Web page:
Culturally, the word vulnerable has been connected with the concept of weakness. Being vulnerable is usually associated with opening yourself up to being hurt emotionally and/or physically. . We avoid vulnerability to avoid rejection, but all the while we feel highly uncomfortable by trying to be someone we are not. When we hide who we really are, what we think, and how we feel we are in essence rejecting ourselves. Emotional vulnerability actually requires great courage and strength.
Chris Rock, in one of his stand up routines, says, “When you meet someone for the first time you are not really meeting them, you are meeting their representative.” Sometimes, we end up falling in love with this representative only to discover that the person we chose to love is someone different. We also send our representative out on a date in fear that if the person we just met finds out who we really are they surely would not be interested in us.
When we expose our core-self we take a leap of faith trusting that we are good enough and lovable -- as is. Vulnerability is the doorway to love and self-love, and gives us access to our inner strength. Dr Brene´ Brown, a professor and vulnerability researcher at the University of Houston says, “We emotionally ‘armor up’ each morning when we face the day to avoid feeling shame, anxiety, uncertainty, and fear. The particular armor changes from person to person, but it usually revolves around one of three methods: striving for perfection, numbing out, or disrupting joyful moments by ‘dress rehearsing tragedy’ and imagining all the ways that things could go wrong.”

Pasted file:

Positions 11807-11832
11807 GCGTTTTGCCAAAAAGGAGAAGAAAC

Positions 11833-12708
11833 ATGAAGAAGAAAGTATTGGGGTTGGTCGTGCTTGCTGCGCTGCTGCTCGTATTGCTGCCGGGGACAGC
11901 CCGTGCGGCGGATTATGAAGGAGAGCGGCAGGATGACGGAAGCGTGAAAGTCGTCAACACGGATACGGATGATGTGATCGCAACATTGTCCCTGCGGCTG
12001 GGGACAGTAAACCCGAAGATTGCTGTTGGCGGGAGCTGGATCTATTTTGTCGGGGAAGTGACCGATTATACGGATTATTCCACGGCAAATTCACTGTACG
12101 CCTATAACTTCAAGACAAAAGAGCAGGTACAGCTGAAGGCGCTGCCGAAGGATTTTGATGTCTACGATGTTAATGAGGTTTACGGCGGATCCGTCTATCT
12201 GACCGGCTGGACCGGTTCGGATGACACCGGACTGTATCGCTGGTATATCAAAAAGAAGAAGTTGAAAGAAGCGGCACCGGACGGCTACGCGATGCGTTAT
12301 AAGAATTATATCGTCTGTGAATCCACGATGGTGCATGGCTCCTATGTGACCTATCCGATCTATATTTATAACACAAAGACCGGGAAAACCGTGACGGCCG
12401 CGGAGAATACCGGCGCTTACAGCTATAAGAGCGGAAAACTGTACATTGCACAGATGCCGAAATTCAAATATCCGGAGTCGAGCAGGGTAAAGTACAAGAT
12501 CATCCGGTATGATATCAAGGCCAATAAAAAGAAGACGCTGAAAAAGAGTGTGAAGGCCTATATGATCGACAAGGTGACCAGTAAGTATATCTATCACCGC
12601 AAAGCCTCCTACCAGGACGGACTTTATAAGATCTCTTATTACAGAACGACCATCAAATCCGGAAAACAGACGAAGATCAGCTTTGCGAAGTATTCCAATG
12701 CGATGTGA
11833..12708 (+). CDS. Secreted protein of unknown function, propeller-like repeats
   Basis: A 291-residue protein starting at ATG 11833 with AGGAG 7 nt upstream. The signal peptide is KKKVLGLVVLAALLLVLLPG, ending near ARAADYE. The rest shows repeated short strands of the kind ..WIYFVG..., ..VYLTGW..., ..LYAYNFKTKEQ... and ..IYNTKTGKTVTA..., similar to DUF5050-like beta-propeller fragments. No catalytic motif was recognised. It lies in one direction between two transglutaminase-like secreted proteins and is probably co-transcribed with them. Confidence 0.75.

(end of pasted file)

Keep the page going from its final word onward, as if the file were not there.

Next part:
Vulnerability is the experience and emotion we actually crave. We feel most loved when we are accepted for who we are and that can only happen if we show our vulnerable side. Self-protective armor, usually unconsciously erected at a young age, causes most of our adult suffering. Awareness of it is a big step toward freedom. Typically, when we are faced with something that is new and challenging, or that feels threatening to us, we unconsciously retreat behind a force field of self-protection, hiding behind the tall walls we have erected around our heart. Yet, it is the self-protection that creates far more suffering than that which we are afraid of!